Anyway, so I had these odd friends, this was about twenty years ago and I've since moved on, and we used to hang out and drink a lot and talk about guns and history and whatever strange things popped into our often demented minds. And one theme we occasionally stumbled upon was "re-enactment groups." You know, when you go to the historical sites and national parks and such and there's some guy standing there in a three cornered hat pretending to be a revolutionary war soldier, although unlike the actual sickly 16 year old dressed in rags soldiers who peopled the actual eighteenth century battlefields, this is one who's 45 years old with a clean freshly laundered uniform, modern dental work, no intestinal parasites and, unlike most soldiers of the American colonial era, a good lunch in a nearby refrigerator. Yeah, the re-enactors. Well, we used to play a game occasionally of "see who can imagine the strangest, most tasteless re-enactment group." And since we all had an odd sense of humor and vast knowledge of history and current events, we came up with some pretty interesting ones, too. (I could share some candidates but someone would quote me on them and then my already shaky reputation would be completely ruined. I mean, ruined all at once, quite honestly I'd rather ruin my reputation in dribs and drabs, a little bit at a time.)
Still I think this is pretty good candidate that equals pretty much anything we came up with.
Subject: The UMCOR Hotline for July 14, 2009
From: "UMCOR" <email@example.com>
Date: Tue, 14 Jul 2009 15:17:20 -0400
In Today's Hotline for July 14, 2009
US: EXPERIENCING THE LIFE OF A REFUGEE
On World Refugee Day, June 20, a group of youth and adults in the Western
New York Annual Conference gathered to learn about what it means to be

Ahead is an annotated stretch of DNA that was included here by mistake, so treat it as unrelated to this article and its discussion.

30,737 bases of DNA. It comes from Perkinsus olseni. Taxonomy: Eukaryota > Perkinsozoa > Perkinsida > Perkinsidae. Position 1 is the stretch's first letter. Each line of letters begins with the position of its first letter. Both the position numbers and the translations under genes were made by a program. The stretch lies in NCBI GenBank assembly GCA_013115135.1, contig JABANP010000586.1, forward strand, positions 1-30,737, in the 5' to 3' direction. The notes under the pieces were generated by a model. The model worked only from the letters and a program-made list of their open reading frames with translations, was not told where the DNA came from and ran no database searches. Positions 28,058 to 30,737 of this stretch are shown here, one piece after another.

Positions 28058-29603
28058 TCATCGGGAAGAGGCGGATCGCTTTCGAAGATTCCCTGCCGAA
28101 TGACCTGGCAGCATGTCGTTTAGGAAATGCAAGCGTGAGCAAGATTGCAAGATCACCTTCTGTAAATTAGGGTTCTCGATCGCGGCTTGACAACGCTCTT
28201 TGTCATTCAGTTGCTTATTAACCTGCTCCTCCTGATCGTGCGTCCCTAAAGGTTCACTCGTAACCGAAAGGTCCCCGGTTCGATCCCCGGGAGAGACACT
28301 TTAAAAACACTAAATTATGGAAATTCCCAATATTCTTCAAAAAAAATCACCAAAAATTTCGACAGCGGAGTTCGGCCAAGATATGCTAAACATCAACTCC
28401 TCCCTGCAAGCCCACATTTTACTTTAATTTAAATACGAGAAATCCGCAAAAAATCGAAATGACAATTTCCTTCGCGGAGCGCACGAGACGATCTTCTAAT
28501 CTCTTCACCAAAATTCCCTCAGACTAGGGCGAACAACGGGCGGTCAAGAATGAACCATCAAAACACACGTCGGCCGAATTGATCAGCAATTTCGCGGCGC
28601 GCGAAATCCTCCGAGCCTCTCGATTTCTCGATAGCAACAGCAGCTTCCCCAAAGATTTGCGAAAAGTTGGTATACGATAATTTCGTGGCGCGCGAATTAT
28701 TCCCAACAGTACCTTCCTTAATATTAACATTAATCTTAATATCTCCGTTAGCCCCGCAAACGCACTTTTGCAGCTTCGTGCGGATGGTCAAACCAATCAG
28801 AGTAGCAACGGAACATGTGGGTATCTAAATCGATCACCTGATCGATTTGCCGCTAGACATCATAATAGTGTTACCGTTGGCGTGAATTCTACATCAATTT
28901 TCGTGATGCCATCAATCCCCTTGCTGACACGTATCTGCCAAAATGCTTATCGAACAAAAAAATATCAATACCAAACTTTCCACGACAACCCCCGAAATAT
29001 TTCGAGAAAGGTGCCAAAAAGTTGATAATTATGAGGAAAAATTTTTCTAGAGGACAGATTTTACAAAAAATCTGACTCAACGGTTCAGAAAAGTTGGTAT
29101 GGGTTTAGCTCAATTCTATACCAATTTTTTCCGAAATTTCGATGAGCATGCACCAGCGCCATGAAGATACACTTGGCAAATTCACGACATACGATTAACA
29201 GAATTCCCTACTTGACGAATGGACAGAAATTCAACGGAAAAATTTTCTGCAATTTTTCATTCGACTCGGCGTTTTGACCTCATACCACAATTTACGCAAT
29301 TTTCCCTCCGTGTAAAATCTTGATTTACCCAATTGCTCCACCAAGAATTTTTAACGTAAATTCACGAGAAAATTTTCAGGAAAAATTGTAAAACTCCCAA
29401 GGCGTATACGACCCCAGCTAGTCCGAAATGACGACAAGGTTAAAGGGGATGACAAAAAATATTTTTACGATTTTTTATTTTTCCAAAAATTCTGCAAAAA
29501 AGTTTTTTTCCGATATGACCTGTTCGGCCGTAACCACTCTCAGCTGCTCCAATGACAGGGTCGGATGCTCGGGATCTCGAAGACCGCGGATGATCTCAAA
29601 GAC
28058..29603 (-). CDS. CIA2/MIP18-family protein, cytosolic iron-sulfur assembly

uprooted and displaced. Groups from seven churches assembled at Grand
Island, NY to experience a simulated refugee journey.
Individuals were assembled into "families" and traveled more than a mile
from Sudan (St. Martin's Episcopal Church) to Kenya (Trinity UMC) and were
confronted by "bandits," who robbed and kidnapped some of the sojourners.
When they arrived at the refugee camp, modeled after Camp Kakuma in Kenya,
some were harassed by the guards while others quickly learned to avoid
harassment by paying-off the guards.
"Getting a glimpse of what it might be like to be forced to leave your home,
and live in a refugee camp was a humbling experience, and one that I will
never forget, said Joya Colon, an intern for UMCOR.
Support refugee ministry by giving to Hope for Newcomers, UMCOR Advance
Which reminds me of many things. (My brain is noted for making odd connections between things. It's an asset as a writer, but a detriment pretty much everywhere else. ) You will note that the participants in this program traveled a mile to experience what dislocation was like. It did not say how. And that makes me dying to find out.
Which brings me to this odd incident.
I am from, as much as anywhere, Schenectady, New York. Schenectady New York is an odd place noted for many things including an absolutely corrupt police department. (Don't take my word for it. See: Google )
The other day I was sitting in some Burmese refugees' living room drinking tea and the TV news was on. People were sitting on the couch and cute little kids were roaming around in the center of the room.